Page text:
Negative Theology as Jewish Modernity

Negative Theology as Jewish Modernity

New Jewish Philosophy and Thought

Edited by Michael Fagenblat

Contributions by Agata Bielik-Robson, Idit Dobbs-Weinstein, Michael Fagenblat, Lenn E. Goodman, James Jacobson-Maisels, Martin Kavka, Samuel Lebens, Adam Lipszyc, David Novak, Sarah Pessin, Kenneth Seeskin, David Shatz, Sandra Valabregue-Perry, Tzahi Weiss, Elliot R. Wolfson and Shiva Wolosky

Published by: Indiana University Press

374 pages, 152.00 x 229.00 mm, 1 b&w illus

  • ISBN: 9780253024879
  • Published: February 2017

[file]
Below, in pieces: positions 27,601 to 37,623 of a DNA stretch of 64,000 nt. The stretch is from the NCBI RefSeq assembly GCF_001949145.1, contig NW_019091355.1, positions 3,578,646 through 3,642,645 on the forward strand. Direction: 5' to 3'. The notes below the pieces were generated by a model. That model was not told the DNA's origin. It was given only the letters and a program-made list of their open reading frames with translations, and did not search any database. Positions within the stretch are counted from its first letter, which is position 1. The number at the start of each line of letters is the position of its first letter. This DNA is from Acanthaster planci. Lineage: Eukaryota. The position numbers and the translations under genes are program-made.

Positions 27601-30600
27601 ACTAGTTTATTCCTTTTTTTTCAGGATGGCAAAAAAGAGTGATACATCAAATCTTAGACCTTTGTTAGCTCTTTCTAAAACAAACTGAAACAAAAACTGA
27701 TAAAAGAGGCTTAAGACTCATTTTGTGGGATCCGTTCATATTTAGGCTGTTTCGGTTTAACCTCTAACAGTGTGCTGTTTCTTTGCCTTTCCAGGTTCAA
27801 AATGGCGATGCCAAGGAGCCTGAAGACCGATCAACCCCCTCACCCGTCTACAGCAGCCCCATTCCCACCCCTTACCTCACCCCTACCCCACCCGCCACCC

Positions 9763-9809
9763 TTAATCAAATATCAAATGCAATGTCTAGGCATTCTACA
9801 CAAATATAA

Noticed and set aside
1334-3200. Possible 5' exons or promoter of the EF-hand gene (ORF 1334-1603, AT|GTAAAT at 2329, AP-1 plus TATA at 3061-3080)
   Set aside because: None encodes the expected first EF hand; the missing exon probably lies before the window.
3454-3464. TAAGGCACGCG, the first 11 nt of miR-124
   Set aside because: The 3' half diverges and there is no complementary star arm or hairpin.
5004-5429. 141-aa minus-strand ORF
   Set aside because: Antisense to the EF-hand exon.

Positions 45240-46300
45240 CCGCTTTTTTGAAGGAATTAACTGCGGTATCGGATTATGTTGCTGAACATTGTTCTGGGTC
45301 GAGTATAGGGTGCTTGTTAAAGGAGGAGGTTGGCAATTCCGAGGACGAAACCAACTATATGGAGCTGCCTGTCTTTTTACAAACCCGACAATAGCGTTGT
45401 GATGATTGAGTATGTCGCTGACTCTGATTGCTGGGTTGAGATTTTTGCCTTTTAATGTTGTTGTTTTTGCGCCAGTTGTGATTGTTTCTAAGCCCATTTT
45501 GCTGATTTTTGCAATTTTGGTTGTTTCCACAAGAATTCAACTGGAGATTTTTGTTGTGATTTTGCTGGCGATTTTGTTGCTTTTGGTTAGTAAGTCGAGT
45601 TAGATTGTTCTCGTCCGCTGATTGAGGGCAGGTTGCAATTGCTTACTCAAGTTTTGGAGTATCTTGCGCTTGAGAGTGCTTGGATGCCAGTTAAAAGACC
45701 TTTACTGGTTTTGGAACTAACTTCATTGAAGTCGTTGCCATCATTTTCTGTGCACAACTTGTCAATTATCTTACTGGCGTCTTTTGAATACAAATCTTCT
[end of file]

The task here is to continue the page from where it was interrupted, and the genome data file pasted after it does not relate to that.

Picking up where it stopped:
£32.00

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Negative theology is the attempt to describe God by speaking in terms of what God is not. Historical affinities between Jewish modernity and negative theology indicate new directions for thematizing the modern Jewish experience. Questions such as, What are the limits of Jewish modernity in terms of negativity? Has this creative tradition exhausted itself? and How might Jewish thought go forward? anchor these original essays. Taken together they explore the roots and legacies of negative theology in Jewish thought, examine the viability and limits of theorizing the modern Jewish experience as negative theology, and offer a fresh perspective from which to approach Jewish intellectual history.